Local laws and customs
Don’t get involved with drugs. There have been a number of occasions where British nationals have suffered fatal overdoses from very small quantities. Possession, trafficking and manufacture of drugs are serious offences. Those caught face lengthy prison sentences or the death penalty.
The Lao Government prohibits sexual relationships between foreign and Lao nationals, except when the two parties have been married in accordance with Lao family law. Permission for marriage or engagement to a Lao national must be submitted in a formal application to the Lao authorities. Penalties for engaging in prohibited sexual contact or failing to register a relationship range from US$500 to US$5,000 and may also involve imprisonment. It is not unknown for Lao authorities to demand entry into hotel rooms or guesthouses where they suspect this regulation is being broken.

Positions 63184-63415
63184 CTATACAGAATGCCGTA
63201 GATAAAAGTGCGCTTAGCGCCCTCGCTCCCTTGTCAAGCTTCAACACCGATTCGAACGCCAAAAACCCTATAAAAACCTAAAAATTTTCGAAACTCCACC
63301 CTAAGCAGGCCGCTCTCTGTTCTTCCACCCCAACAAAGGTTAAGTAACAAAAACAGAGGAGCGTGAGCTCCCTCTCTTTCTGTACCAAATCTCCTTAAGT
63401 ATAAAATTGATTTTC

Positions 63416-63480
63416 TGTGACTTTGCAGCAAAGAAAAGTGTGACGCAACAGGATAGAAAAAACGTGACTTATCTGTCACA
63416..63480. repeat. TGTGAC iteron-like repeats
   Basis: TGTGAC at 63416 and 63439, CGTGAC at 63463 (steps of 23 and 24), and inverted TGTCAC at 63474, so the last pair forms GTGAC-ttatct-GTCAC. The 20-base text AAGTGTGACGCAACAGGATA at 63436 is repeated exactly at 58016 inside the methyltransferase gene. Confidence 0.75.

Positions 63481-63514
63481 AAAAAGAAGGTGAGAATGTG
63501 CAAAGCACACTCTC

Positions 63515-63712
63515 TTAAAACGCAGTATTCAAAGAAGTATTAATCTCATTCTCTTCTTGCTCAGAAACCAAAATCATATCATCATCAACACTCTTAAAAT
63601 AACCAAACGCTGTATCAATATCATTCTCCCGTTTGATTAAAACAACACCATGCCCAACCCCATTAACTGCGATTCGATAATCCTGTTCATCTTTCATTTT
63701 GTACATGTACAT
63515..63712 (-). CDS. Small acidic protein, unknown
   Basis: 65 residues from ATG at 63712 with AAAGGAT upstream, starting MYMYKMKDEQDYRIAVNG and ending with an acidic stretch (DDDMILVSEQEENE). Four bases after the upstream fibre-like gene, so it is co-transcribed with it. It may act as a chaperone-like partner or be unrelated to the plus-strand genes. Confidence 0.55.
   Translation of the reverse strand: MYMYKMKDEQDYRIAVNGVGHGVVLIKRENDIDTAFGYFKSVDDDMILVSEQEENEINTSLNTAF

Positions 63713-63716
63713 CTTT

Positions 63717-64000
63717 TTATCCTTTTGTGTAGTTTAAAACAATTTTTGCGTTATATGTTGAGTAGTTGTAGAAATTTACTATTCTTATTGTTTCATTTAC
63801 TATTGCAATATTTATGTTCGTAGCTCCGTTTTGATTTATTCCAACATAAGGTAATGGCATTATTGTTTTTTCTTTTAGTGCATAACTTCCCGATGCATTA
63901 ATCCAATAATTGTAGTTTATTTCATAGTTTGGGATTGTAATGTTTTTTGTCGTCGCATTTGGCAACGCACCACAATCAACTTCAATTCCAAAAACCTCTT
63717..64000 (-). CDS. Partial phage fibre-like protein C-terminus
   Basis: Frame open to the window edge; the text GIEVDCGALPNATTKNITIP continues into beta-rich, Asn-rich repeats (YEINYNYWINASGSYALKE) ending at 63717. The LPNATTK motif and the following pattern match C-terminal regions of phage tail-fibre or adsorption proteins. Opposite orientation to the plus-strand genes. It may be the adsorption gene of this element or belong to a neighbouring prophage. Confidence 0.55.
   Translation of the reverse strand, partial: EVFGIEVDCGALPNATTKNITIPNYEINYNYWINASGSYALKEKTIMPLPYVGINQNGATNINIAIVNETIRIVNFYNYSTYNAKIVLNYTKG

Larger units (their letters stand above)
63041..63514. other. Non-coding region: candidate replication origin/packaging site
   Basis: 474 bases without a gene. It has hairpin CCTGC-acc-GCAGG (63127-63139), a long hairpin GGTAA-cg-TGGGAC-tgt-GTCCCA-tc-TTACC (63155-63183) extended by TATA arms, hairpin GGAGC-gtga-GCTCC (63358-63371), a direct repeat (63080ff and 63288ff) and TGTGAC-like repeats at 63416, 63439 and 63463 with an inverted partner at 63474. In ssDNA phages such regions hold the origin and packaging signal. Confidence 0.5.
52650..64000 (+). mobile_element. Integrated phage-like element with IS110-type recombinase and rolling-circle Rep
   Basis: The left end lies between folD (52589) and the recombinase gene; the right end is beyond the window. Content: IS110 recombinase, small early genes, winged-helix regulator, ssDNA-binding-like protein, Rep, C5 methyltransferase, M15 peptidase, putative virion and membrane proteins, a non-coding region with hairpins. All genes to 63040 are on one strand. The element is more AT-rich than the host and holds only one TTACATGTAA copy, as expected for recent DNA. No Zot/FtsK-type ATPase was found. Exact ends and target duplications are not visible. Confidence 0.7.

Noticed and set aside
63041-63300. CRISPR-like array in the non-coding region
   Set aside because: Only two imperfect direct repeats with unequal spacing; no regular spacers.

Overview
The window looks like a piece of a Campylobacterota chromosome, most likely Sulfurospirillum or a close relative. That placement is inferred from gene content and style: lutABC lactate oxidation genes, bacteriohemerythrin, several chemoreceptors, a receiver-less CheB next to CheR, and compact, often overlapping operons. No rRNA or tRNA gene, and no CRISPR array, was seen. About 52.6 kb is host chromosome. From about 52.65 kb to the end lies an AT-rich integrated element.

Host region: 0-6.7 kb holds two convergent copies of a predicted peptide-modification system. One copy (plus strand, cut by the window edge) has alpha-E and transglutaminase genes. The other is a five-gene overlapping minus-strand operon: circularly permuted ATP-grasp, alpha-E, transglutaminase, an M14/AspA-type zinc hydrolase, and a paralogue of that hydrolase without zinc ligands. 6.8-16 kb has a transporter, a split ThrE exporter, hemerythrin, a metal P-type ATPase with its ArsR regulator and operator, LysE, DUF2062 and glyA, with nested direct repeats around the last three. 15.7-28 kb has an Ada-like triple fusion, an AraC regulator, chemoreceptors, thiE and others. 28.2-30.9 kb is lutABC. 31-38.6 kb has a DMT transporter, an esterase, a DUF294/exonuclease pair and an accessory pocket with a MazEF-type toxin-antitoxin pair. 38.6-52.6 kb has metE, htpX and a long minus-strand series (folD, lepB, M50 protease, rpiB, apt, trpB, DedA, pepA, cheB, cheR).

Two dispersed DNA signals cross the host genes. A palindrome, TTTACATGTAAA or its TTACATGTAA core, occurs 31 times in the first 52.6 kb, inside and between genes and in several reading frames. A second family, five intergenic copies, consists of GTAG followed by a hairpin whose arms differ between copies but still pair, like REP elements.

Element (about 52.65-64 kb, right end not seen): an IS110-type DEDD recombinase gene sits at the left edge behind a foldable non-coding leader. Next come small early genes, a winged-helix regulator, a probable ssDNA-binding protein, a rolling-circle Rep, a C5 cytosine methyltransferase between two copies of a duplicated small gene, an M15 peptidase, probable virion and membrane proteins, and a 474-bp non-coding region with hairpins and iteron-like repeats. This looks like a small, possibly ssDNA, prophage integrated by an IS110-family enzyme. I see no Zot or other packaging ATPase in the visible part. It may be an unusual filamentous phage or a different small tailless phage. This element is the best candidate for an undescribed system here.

There are no legal restrictions on same-sex sexual relations or the organisation of LGBT events in Laos. LGBT Pride was held by ‘Proud to be us Laos’ in 2012 and 2013. However, progress was stopped after their partner organisations became concerned about the reaction from government. Proud to be us Laos continue to raise awareness about LGBT rights and HIV/AIDS among the LGBT community. More local information can be found on their Facebook page. See our information and advice page for the LGBT community before you travel.
Photographing or visiting military sites is prohibited and can result in arrest or detention. This includes photographing anything that can be perceived as a military site like bridges or airfields.
When visiting temples and religious sites, wear suitable clothing and be respectful of the Lao culture. For example refrain from photographing monks around temples and during alms giving ceremonies. Women should also cover their shoulders, including when swimming in waterfalls.
Conditions in prisons and other detention facilities are harsh, with limited access to healthcare. If a British national is arrested and detained in Laos, the Laos authorities must inform the British Embassy on the prisoner’s formal request. However, it can take several weeks or months for the British Embassy to be formally notified and the Embassy often learns of an arrest informally from friends or family.